On the final day of the PLA conference. I attended two interesting sessions:
- Building the Global Village: Public Libraries as Responsive Agents of Community Engagement and Change
- New Buildings and Innovative Library Design: Reflecting Communities in Our Buildings
The first was on providing services to non-English speaking patrons. The second — well the title makes it obvious what the second was about. What’s not obvious, however, is that it was presented by a delegation of librarians from New Zealand. Who knew that in New Zealand, libraries are very much at the center of their communities? So much so, in fact, that when Aukland, New Zealand’s largest and fastest-growing city, decided to develop an entirely new neighborhood on what was previously empty land, the citizens who served on the planning committee for the new community decide that everything in the design would be based on having the library be the central focus of the development. Now that’s a group of citizens who love their library!
Although, in the paragraph above I varied from my policy of not boring you with the content of these sessions, I will now return to form, and cease discussing things that are really only of interest to those of us “in the business.” Actually, I wasn’t even supposed to be at the New Zealand session. Catherine and I had originally planned for me to attend a session entitled “Perfect Harmony: Orchestrating Cultural Partnerships.” I’m not quite sure what we thought this session was going to be about, but as it turned out, the words harmony and orchestrating referred quite literally to a partnership between a library and an orchestra. Once I had that information, I made an executive decision to skip that one, not wanting to spend and hour and a quarter learning about something that was not very likely to happen at JJML. Rather, I opted for a session on how some library’s are choosing to drop the Dewey decimal system, instead categorizing their books using words — more like the way bookstores do it. It sounded riveting, well maybe not riveting exactly…but at least worthwhile. Unfortunately, I arrived late only to find that the auditorium was completely full. Apparently, librarians do find this stuff riveting. So, that’s how I ended up taking an enjoyable tour of New Zealand’s newest libraries.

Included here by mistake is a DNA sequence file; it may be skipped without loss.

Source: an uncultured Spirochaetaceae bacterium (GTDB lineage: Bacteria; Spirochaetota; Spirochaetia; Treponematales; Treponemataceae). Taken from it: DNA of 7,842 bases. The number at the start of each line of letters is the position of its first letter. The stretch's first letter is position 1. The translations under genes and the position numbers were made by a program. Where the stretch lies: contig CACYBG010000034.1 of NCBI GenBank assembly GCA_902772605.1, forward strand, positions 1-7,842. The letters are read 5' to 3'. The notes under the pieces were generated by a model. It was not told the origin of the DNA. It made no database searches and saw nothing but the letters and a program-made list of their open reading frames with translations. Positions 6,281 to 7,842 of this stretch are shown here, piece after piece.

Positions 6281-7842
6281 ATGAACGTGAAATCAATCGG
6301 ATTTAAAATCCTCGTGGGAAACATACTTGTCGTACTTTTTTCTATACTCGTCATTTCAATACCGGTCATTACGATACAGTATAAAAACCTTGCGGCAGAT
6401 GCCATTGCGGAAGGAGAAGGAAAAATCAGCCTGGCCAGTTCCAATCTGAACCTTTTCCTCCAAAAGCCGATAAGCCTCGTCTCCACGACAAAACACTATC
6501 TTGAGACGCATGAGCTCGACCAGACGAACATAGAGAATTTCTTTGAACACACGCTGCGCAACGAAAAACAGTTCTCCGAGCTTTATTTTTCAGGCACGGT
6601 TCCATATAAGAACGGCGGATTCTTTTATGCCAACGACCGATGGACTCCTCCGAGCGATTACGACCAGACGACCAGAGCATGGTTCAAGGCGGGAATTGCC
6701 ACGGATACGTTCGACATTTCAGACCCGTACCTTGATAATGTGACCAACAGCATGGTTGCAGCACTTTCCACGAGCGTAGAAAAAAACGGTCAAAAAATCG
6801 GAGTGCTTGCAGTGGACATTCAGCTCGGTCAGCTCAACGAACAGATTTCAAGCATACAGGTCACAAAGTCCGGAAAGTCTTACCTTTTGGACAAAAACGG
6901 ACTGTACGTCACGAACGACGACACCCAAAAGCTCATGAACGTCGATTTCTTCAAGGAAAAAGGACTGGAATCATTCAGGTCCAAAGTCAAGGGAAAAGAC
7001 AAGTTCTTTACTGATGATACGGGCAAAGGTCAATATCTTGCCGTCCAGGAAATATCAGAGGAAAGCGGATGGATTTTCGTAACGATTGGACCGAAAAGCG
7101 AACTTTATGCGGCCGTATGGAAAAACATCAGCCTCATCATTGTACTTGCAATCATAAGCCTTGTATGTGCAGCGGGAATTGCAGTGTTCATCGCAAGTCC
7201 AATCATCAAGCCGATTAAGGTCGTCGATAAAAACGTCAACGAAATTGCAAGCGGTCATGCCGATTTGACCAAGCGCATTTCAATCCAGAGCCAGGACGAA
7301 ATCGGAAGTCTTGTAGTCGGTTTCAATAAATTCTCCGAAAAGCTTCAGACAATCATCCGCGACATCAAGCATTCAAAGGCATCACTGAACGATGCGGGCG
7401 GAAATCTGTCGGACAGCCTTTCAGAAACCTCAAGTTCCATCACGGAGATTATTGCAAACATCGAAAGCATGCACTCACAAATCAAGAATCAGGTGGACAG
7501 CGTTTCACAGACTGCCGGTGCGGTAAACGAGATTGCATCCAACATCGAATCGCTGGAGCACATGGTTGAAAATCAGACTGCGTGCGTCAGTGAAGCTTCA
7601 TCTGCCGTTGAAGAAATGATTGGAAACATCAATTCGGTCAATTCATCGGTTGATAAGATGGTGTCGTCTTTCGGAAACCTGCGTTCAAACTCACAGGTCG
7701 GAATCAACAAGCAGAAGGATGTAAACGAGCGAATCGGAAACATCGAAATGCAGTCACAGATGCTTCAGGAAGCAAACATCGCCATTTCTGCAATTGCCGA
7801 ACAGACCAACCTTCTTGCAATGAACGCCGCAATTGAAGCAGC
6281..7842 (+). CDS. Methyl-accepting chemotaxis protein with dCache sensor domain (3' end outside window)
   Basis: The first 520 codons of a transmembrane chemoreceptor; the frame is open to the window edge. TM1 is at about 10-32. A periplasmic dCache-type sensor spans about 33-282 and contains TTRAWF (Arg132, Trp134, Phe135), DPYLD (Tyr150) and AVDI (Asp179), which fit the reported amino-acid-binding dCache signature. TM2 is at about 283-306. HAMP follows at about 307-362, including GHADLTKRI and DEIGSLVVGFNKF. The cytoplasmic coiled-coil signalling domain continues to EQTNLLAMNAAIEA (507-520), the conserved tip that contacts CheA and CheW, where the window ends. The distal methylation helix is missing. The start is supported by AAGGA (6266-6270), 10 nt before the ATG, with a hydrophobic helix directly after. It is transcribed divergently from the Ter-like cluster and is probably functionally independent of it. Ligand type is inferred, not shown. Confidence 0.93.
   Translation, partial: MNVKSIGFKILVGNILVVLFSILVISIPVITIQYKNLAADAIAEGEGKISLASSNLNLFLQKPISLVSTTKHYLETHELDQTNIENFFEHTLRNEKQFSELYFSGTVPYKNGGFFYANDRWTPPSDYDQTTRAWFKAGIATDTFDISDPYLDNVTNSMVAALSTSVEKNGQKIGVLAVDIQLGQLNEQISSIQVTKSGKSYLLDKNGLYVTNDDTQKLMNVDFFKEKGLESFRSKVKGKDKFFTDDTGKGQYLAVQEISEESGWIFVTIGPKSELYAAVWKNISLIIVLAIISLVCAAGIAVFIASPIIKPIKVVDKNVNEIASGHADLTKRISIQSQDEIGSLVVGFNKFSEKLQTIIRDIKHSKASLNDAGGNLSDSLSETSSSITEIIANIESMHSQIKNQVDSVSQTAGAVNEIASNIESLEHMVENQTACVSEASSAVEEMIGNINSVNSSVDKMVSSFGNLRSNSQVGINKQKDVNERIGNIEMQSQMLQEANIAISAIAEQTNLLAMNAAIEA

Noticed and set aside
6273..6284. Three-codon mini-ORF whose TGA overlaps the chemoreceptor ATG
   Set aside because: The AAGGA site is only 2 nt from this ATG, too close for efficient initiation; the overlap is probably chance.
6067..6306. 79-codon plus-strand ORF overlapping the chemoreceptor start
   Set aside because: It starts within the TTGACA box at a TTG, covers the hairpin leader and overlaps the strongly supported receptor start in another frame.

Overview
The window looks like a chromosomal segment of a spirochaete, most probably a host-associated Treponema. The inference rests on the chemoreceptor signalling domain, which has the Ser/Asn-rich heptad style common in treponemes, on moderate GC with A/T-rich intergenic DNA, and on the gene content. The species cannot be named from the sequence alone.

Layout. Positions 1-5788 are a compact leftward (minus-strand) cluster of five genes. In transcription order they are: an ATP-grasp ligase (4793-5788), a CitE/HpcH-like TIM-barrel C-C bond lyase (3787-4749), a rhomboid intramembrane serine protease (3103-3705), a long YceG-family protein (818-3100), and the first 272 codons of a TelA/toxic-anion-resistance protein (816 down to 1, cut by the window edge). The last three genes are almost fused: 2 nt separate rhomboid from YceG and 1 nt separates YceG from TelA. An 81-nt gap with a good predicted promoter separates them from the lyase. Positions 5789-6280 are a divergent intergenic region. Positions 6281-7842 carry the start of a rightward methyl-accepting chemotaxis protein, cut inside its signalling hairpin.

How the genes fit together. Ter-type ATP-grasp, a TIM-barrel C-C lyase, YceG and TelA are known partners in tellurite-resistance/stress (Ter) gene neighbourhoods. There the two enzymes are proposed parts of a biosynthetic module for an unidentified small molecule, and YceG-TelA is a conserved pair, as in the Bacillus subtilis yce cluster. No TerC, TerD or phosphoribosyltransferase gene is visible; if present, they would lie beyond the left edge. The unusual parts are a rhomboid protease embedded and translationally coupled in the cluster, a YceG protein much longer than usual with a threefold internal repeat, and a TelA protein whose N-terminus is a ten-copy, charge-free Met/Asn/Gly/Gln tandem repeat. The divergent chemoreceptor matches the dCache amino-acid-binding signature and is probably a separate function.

Interestingly, while women far outnumbered men at this conference; in this session there were proportionately more men in attendance then at any other session I went to. Boys like to build stuff, I guess. Or, maybe we just wanted to find out if New Zealand really looks like the scenery in The Lord of the Rings movies. (Apparently, it does.)
Well, my flight home leaves at midnight — Jet Blue’s PDX-JFK redeye, well known to anyone who’s made this trip. I’m looking forward to being home, but I’ll miss Portland, it’s a very special city. I encourage you to consider visiting here the next time you’re heading west.
Oh yeah, the vowel, or rather, the Vowell. Sarah Vowell, author of Assassination Vacation and three other books, and long-time contributor to National Public Radio’s This American Life was the closing keynote speaker. Her monologue touched on Hawaii Five-O, the roots of democracy, the Oneida Community in upstate New York, King Charles I of England, various versions of the Bible, sex, and, of course, librarians (whom she referred to as pasty-faced librarians). During this talk she managed to be informative, insightful, snarky, poignant, rude and, it goes without saying, funny. Her closing comment was that Librarians have “the goods,” referring to all the books and other media in libraries, including those that are enlightening in some way or other, and those that are, shall we say, less so. “Go home and peddle your literature,” she said, “and your smut.” Maybe you had to be there.
See you in the Library!
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